Planning Director Tim Beals stated he was concerned with respect to the clean up of the property and plans to request a formal enforcement action.
THE RENAMING OF SIERRA COUNTY ROAD S-520, Jim Crow Road to Crow City Road was again discussed during the Board of Supervisors’ meeting held May 4th through WebEx.
Board Chair Lee Adams explained this item was put on the agenda to see if they should hold a state required hearing in the future to consider a name change. He said this item is about four property owners who date back 20 years to over 50 years and are tired of the street name, including one business who paid $10,232 in TOT taxes to the County in 2019. Adams stated this item was not about the gallows, his personal license plate, his email address, the County retirement system, Sierra County Historical Society members, or geographical names, adding it was simply about changing one word in a street name.
Jim Steinbarth, a property owner over 20 years on the road, stated this issue has come up over the last 40 years. He felt a goal of the supervisors should at least be sensitive to these types of issues. The name Jim Crow is offensive and should be considered. He was in favor of the name change because the sign is on Highway 49 and people have taken offense to it. He’s heard it many, many times and had to explain it. He was aware many individuals in our county and country are concerned about keeping our historical heritage alive. He felt a pretty simple solution was to change it to Crow Canyon Road, or Crow City Road. Supervisor Sharon Dryden made the motion to hold the public hearing on June 1st at 10 a.m. Approved unanimously.
SIERRAVILLE DISTRICT RANGER Quentin Youngblood reported to the Board of Supervisors at its meeting on Tuesday, May 4th they shut prescribed burns down due to dry conditions. He stated they wouldn’t do any until they receive a lot of precipitation. Youngblood said they had a good meeting the day before with Sierra Valley Enterprises regarding future mill operations in Loyalton and what they are planning with a small log mill. He stated they are looking at different ways they can support the facility and was excited about the potential opportunity there.
Youngblood was happy to report opening of the front desk at the Sierraville Ranger District on Thursdays and Fridays with a sliding window to help customers.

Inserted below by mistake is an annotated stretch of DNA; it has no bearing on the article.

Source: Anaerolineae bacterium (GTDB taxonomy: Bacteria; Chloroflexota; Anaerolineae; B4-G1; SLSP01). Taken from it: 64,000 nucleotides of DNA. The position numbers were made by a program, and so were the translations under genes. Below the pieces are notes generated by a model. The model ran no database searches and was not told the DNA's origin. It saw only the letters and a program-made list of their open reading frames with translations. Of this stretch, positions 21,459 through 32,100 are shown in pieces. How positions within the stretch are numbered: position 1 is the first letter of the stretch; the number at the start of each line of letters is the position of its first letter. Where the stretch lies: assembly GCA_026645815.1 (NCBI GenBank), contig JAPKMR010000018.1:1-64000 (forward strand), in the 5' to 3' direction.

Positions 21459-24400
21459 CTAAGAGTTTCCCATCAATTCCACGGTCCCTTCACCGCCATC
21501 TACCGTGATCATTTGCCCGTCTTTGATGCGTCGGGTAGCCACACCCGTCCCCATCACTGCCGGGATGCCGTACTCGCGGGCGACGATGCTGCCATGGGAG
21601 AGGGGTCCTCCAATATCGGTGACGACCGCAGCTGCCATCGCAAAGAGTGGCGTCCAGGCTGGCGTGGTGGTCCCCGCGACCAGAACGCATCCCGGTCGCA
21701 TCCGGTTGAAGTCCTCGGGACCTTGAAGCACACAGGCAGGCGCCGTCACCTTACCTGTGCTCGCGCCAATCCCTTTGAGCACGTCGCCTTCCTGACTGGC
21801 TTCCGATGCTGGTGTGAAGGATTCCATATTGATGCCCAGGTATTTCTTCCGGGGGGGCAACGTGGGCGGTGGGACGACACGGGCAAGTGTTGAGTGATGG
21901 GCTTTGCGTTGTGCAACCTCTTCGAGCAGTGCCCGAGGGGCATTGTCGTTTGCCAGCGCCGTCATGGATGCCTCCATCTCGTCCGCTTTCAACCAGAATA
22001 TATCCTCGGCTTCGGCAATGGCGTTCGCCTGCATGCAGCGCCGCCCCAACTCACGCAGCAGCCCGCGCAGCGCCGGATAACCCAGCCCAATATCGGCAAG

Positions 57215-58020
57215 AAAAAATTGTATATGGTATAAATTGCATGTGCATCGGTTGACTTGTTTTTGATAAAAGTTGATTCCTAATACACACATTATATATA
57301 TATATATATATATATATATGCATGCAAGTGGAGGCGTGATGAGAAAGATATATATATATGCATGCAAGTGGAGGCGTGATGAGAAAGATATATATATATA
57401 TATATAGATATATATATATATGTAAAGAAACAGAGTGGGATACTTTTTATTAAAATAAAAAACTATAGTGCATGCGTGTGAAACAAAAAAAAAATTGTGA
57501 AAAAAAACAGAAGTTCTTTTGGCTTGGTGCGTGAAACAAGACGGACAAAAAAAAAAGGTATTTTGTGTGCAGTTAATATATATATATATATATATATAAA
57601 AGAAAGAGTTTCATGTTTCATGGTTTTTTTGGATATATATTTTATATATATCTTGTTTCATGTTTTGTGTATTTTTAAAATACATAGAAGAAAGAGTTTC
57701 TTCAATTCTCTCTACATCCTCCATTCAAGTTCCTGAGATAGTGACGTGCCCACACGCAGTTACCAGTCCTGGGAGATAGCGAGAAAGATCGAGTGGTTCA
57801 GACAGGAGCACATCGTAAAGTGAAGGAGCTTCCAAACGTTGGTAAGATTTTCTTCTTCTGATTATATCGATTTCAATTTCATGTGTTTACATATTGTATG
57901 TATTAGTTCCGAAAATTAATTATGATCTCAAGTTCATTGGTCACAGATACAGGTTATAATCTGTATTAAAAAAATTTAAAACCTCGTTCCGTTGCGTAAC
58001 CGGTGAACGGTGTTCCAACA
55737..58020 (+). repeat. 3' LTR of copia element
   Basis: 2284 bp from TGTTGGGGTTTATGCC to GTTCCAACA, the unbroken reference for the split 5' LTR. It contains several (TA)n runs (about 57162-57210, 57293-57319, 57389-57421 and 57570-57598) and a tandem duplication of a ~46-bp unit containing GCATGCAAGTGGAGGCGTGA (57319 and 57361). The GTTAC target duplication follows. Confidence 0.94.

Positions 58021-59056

RESOLUTION authorizing acquisition of Sierraville School from Sierra-Plumas Joint Unified School District was approved unanimously during the Sierra County Board of Supervisors’ meeting on Tuesday. Planning Director Tim Beals stated it was a long time in coming and finally got to an agreement. He said they agreed to pay $41,400 for the acquisition with said funds to provide the acquisition to come from the reserve funds set up from Verizon rental payments since Verizon occupied the site to present day ($41,400. This will not require any general fund contribution. In turn, the school district will convey the property to the County, including the modular office building and its interest in the Verizon Wireless lease which includes all future revenues generated from those two leases, and the School District will obtain a lot book guarantee or title report showing proper vesting; will deliver title insurance; and; will prepare and deliver a grant deed for the property conveying it to the County of Sierra. A new State Park Bond Act provides additional funding and Sierra County Board of Supervisors has allocated $200,000 from that Bond Act to the Sierraville Recreation Center (Sierraville School) for which there is a 30 year land tenure requirement.
Board Chair Lee Adams felt the school was a real jewel for the County. Supervisor Sharon Dryden sat on the school board when this school was closed. She said school districts do not run community centers, they run schools and was glad the County was able to obtain it, adding it is a wonderful facility.